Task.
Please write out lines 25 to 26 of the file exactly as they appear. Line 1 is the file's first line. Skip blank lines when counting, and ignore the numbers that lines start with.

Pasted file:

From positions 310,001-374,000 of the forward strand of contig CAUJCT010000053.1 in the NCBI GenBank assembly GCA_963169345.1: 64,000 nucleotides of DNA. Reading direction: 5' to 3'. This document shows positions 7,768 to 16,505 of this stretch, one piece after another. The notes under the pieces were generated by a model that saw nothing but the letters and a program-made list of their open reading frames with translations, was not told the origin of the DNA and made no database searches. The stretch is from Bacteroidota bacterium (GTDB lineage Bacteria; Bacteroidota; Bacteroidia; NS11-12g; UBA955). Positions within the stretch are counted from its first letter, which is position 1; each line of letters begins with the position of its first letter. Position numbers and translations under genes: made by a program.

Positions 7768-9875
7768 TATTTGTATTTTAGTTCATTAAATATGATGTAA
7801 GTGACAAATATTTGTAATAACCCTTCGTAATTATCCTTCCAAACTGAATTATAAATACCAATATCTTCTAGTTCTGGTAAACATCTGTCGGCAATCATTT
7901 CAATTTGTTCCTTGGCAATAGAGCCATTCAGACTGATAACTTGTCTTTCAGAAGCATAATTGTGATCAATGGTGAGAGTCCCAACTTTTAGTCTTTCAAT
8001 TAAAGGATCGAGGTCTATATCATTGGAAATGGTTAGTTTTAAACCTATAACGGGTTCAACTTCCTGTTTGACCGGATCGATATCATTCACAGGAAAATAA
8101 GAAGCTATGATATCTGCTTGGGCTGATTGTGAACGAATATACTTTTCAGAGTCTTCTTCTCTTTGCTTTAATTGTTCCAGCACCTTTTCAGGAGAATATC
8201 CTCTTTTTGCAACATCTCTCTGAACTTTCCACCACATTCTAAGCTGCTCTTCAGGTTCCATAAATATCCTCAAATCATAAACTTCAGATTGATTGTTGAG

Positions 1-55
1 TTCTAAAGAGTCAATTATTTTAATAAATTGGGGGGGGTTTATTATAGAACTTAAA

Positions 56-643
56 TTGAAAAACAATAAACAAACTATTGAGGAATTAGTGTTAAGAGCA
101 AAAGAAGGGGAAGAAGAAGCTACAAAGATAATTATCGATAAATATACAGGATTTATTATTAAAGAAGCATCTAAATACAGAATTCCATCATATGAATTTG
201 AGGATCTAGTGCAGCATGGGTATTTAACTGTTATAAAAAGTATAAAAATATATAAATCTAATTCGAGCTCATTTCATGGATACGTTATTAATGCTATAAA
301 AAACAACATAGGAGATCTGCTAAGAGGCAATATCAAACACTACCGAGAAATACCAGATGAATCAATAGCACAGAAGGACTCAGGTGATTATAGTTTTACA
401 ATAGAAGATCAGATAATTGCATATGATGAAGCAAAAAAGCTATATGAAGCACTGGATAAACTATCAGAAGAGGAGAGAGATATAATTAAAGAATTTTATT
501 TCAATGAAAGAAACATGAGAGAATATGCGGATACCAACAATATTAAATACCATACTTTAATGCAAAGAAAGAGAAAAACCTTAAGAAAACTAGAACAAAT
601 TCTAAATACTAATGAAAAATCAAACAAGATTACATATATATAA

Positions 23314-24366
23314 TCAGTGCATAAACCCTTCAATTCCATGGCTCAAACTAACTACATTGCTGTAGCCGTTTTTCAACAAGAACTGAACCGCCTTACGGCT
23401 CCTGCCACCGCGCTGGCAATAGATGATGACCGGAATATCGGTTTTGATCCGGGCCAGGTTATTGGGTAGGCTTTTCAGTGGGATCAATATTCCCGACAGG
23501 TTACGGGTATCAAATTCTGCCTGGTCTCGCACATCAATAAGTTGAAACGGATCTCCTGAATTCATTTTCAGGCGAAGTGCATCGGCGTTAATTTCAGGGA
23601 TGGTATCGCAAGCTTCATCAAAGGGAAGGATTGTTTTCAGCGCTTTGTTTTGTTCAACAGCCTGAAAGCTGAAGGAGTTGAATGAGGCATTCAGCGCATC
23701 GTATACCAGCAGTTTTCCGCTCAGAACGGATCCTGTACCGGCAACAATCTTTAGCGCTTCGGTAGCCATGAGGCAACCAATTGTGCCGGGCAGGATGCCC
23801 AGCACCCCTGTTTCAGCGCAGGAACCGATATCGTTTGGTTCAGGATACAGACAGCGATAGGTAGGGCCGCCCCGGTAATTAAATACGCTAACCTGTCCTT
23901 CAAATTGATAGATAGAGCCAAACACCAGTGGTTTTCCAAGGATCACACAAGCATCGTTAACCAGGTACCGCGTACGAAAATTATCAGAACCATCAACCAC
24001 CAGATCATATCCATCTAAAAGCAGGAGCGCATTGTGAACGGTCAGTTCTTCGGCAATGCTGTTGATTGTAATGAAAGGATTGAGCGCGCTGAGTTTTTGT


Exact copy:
23801 AGCACCCCTGTTTCAGCGCAGGAACCGATATCGTTTGGTTCAGGATACAGACAGCGATAGGTAGGGCCGCCCCGGTAATTAAATACGCTAACCTGTCCTT
23901 CAAATTGATAGATAGAGCCAAACACCAGTGGTTTTCCAAGGATCACACAAGCATCGTTAACCAGGTACCGCGTACGAAAATTATCAGAACCATCAACCAC